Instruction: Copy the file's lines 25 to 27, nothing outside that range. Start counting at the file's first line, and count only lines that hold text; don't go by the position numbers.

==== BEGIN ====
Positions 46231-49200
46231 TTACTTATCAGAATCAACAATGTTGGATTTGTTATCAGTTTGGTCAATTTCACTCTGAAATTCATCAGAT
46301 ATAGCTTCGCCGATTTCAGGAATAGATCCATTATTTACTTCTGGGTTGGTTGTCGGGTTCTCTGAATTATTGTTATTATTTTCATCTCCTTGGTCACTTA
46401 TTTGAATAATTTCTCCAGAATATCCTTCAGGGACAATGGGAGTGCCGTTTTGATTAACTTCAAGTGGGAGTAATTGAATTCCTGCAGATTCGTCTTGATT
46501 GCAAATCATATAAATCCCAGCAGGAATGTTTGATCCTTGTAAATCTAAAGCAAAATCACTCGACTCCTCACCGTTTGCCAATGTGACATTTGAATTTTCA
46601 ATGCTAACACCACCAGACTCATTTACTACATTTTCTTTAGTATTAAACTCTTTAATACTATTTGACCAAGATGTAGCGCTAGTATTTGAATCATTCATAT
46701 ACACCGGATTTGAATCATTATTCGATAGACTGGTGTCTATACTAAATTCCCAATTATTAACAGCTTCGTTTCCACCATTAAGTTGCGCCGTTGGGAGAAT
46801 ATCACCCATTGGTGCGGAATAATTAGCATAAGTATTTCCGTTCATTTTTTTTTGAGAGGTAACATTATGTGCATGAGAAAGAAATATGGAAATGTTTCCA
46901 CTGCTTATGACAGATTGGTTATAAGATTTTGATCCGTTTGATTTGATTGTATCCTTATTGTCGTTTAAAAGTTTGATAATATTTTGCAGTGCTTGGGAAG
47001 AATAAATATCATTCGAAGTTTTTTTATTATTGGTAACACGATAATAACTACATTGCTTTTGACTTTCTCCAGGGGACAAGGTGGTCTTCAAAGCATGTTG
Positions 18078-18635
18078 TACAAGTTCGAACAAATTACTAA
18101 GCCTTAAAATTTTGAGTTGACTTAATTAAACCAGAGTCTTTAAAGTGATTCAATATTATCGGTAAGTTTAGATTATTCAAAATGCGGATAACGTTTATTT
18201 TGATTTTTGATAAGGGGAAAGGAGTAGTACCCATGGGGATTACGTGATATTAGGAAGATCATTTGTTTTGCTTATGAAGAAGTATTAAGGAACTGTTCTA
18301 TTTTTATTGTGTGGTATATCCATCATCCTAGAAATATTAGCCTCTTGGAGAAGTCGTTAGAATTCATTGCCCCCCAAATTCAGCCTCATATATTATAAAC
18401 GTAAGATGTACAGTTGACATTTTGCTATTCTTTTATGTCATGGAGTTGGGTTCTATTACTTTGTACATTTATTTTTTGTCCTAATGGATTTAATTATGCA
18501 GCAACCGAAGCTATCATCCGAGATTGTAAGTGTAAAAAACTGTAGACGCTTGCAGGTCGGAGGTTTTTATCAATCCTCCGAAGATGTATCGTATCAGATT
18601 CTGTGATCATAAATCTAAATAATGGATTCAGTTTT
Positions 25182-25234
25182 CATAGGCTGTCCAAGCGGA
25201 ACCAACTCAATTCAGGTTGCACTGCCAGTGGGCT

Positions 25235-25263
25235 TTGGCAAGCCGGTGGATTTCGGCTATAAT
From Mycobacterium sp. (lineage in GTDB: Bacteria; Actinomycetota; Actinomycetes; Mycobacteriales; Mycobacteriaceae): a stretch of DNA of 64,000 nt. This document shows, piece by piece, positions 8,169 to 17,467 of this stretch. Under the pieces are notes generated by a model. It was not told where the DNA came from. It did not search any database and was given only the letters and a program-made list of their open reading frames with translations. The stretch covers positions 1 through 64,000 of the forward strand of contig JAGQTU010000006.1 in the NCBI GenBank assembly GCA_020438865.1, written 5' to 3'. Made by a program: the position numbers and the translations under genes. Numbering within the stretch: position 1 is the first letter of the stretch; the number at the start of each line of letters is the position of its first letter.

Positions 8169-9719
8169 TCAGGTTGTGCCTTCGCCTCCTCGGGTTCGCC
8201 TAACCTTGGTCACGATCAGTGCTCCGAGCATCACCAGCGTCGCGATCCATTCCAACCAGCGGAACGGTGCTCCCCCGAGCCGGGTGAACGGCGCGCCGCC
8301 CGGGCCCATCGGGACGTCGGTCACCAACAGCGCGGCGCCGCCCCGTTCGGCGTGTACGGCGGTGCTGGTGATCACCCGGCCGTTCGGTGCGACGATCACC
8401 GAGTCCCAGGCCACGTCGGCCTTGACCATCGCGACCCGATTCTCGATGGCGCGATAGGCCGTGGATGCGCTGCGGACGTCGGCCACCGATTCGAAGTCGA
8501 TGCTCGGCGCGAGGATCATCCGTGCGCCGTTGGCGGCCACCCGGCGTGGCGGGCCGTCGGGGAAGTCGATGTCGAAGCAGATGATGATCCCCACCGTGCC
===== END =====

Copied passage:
Positions 8169-9719
8169 TCAGGTTGTGCCTTCGCCTCCTCGGGTTCGCC
8201 TAACCTTGGTCACGATCAGTGCTCCGAGCATCACCAGCGTCGCGATCCATTCCAACCAGCGGAACGGTGCTCCCCCGAGCCGGGTGAACGGCGCGCCGCC